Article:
Sweet season for pineapple growers

FARMING FAMILY: Ben and Michelle Clifton with their two boys, Bob and Jim, on their pineapple farm.
FARMING FAMILY: Ben and Michelle Clifton with their two boys, Bob and Jim, on their pineapple farm. Contributed

TEN years growing pineapples and Ben Clifton still loves to knock the top off a freshly picked pine and have a munch on it in his lunch break.

The Bungundarra grower has seen the ups and downs of the industry, but is reaping the rewards of a particularly sweet season this year.

If he could put an order for the perfect weather he would ask for an inch of rain every month and 30-degree temperatures.

"And we have had just that for quite a long time,” he said.

"We had a particularly warm winter so the pineapples kept growing all winter long.”

Ben admits the terrific conditions have thrown his "forecasting into havoc” as some fruit has developed earlier than expected, but overall it's a good problem to have. Looking across his crop, he can see a remarkable improvement in the pineapples.

"I love harvesting pineapples, you see how good you were two years ago when you harvest pineapples,” he said.

"There is a lot of work, a lot of cost, a lot of blood, sweat and tears that goes into a pineapple, but it's not until the day you pick it that it all becomes realised.”

It's a particularly busy time for Ben, as he is harvesting the winter crop for sale and planting his 2018 summer crop.

Ben is the farm manager and co-owner of Valley Syndicate, which is situated about 20km outside of Yeppoon.

The business is not new, but the farm location was shifted to Bungundarra about four years ago. It has taken many hours, and long days, for the farm to be at the high standard the family expects.

"We are now fully farmed into our new block,” he said.

"We are on a deep sandy soil that drains really well, which is integral to growing good pineapples - you need good drainage.

"So the problem with very sandy soil is there is not much else in it.

"It doesn't bond well to nutrients and there is very little organic matter in it.

"So our first crop of pineapples, I guess, were probably lacking a few trace elements.

"So once we grow a crop of pineapples we turn all that organic matter back into the soil, it really helps improve the soil.

"Each time we do that, in subsequent planting it continues to improve the organic matter in the soil.”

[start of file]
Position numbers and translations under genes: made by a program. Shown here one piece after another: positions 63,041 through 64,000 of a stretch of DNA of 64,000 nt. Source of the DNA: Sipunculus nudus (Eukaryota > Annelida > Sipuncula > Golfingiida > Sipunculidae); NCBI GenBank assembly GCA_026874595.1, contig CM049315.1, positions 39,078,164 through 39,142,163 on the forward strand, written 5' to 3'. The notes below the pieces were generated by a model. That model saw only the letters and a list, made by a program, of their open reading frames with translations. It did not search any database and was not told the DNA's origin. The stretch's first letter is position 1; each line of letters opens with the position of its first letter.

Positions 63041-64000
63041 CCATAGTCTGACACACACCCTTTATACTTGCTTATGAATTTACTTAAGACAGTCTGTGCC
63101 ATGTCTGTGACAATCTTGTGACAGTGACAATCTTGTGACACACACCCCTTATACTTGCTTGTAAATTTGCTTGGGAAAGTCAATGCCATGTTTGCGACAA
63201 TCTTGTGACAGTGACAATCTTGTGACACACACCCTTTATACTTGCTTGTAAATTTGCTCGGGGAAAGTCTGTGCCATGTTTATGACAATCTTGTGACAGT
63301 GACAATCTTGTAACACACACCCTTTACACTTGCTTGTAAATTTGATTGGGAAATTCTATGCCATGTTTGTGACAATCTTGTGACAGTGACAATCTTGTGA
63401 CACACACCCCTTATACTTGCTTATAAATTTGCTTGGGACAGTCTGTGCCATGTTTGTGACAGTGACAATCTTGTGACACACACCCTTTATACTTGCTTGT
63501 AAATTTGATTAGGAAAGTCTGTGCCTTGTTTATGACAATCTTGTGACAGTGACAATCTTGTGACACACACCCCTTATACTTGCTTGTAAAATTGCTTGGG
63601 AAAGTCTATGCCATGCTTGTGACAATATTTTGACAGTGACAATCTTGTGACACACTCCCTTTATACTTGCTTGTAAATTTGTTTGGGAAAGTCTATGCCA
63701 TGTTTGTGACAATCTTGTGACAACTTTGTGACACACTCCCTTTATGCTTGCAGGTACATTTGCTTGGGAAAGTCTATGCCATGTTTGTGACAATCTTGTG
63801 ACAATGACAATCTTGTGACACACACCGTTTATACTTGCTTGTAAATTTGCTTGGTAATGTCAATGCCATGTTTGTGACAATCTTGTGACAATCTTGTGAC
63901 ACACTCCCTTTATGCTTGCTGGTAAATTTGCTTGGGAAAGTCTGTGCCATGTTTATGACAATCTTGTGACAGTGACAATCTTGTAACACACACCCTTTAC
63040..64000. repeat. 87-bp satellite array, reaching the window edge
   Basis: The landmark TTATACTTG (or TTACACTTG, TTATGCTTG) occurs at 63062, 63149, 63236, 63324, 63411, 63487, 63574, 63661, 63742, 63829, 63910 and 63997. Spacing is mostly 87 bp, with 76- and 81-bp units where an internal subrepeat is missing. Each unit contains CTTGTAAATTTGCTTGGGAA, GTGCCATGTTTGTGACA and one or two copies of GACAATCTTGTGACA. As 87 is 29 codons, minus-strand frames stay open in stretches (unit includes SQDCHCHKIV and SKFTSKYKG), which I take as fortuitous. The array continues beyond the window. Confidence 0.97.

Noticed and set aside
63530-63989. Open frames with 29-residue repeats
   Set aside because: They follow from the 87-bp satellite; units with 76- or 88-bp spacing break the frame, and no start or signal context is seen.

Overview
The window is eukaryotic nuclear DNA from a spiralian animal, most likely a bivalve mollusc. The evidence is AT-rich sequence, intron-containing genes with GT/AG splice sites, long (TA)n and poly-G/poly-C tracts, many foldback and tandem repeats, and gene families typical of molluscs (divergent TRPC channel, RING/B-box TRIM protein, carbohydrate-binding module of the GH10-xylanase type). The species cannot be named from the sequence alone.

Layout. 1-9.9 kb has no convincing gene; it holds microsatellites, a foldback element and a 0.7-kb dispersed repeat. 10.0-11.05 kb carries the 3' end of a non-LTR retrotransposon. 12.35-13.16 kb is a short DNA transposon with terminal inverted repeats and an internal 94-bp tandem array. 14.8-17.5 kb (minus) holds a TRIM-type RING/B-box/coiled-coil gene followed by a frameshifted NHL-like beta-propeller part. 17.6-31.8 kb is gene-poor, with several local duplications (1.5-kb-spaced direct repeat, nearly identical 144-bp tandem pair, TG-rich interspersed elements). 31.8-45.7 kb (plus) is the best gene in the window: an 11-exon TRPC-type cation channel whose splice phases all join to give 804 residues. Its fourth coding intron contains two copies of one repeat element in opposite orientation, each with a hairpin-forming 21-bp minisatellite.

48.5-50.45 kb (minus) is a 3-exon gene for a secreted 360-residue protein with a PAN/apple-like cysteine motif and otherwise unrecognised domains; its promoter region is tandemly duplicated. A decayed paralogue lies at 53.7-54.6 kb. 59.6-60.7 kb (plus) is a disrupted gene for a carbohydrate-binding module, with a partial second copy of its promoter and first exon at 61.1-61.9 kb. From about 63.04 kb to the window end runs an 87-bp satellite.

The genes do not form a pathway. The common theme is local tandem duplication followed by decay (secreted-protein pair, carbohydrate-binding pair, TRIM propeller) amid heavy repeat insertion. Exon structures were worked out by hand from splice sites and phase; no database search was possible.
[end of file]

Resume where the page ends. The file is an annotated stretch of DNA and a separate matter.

As well as boasting higher yields each year the soil improves, Ben said the workload that came from building a farm from scratch had eased.

"There are always challenges, that's the name of the game for farming, but since we have planted this whole farm for pineapples it's much easier.

"There is no removing stumps from the ground, no damage to implements, there is no hundreds and hundreds of man hours picking up sticks and stumps to get them out of ploughed ground, there is no laser levelling blocks and working out where your drainage will go - all that infrastructure is done.

"It's just a matter mulching the old crop into the soil, giving it enough time to break down and planting the new one.”

Formerly a school teacher, Ben chose to invest into farming for his family. His two sons, Bob, 7, and Jim, 5, so far love helping their dad out on the land.

"I just hope that through their teenage years that they will still be just as enthusiastic to get out of bed early and help dad out,” Ben joked.

Ben said he was still learning each day about farming pineapples. Planting more than 1.6 million pines each year, Valley Syndicate is one of the major fresh fruit producers in Australia.

Something of concern to all pineapple growers was the fear of foreign imports, Ben said.

"The issue is not so much dealing with an oversupply of fruit, it's dealing with the pest and diseases that will inevitably be transported into Australia,” he said.

"Places like Thailand and the Philippines have quite a lot of pest and diseases that will cause havoc if they are released in Australia.

"Because of those diseases, those countries will not be able to get the same sort of yield that we can get in our crops.

"But the trade-off is that we pay a much higher labour cost.

"If we became susceptible to these disease I think the fresh fruit we have come to know and love in Australia will become unavailable... well, they just won't be viable.”

Apart from that, Ben feels the future is bright. When the Rural Weekly spoke to him over the phone he said a light shower was just starting to fall.

"I just encourage everyone to go out and get a pineapple, it's some of the best fruit we have produced and there are plenty of them around - get a top-off variety.”

Topics:  farmer farming family pineapples yeppoon

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